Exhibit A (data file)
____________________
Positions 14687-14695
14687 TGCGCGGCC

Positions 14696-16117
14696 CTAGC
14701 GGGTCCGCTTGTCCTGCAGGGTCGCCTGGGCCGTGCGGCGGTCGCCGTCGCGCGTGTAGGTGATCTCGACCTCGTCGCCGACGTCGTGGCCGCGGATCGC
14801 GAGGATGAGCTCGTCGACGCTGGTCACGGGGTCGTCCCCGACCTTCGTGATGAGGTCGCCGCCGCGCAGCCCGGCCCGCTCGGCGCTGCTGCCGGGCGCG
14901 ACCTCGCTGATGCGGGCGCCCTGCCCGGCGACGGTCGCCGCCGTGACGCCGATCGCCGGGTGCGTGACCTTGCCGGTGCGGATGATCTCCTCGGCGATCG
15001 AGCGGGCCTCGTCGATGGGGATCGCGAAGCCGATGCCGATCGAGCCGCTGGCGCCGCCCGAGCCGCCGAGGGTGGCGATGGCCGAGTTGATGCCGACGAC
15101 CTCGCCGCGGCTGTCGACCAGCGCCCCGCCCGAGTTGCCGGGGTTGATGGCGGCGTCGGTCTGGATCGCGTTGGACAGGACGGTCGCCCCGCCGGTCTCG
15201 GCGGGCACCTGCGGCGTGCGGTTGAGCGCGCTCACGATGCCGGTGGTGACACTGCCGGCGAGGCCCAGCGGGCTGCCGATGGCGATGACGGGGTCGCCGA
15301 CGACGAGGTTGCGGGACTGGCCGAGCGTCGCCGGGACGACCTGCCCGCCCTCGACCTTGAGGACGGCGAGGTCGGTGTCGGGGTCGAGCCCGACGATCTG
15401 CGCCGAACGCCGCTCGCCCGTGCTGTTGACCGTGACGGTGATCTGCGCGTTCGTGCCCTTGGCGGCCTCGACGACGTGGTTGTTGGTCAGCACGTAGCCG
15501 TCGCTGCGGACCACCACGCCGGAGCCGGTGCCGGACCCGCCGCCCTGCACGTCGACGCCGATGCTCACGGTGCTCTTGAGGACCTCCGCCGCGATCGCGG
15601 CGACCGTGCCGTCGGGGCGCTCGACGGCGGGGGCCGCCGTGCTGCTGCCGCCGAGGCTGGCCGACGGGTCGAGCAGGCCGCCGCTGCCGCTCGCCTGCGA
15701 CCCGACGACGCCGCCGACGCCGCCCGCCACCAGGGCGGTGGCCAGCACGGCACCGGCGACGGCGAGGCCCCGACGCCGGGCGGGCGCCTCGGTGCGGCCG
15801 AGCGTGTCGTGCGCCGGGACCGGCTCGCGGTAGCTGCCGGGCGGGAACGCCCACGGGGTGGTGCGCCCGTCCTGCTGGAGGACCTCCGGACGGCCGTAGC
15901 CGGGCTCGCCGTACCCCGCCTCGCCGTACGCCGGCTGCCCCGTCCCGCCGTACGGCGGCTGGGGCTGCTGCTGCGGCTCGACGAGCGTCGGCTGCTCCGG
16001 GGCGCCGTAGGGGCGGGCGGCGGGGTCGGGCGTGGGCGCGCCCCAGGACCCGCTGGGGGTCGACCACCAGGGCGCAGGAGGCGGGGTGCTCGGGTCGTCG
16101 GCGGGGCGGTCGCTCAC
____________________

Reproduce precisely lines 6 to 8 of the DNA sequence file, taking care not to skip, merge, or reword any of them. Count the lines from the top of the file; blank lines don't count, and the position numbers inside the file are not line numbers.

14801 GAGGATGAGCTCGTCGACGCTGGTCACGGGGTCGTCCCCGACCTTCGTGATGAGGTCGCCGCCGCGCAGCCCGGCCCGCTCGGCGCTGCTGCCGGGCGCG
14901 ACCTCGCTGATGCGGGCGCCCTGCCCGGCGACGGTCGCCGCCGTGACGCCGATCGCCGGGTGCGTGACCTTGCCGGTGCGGATGATCTCCTCGGCGATCG
15001 AGCGGGCCTCGTCGATGGGGATCGCGAAGCCGATGCCGATCGAGCCGCTGGCGCCGCCCGAGCCGCCGAGGGTGGCGATGGCCGAGTTGATGCCGACGAC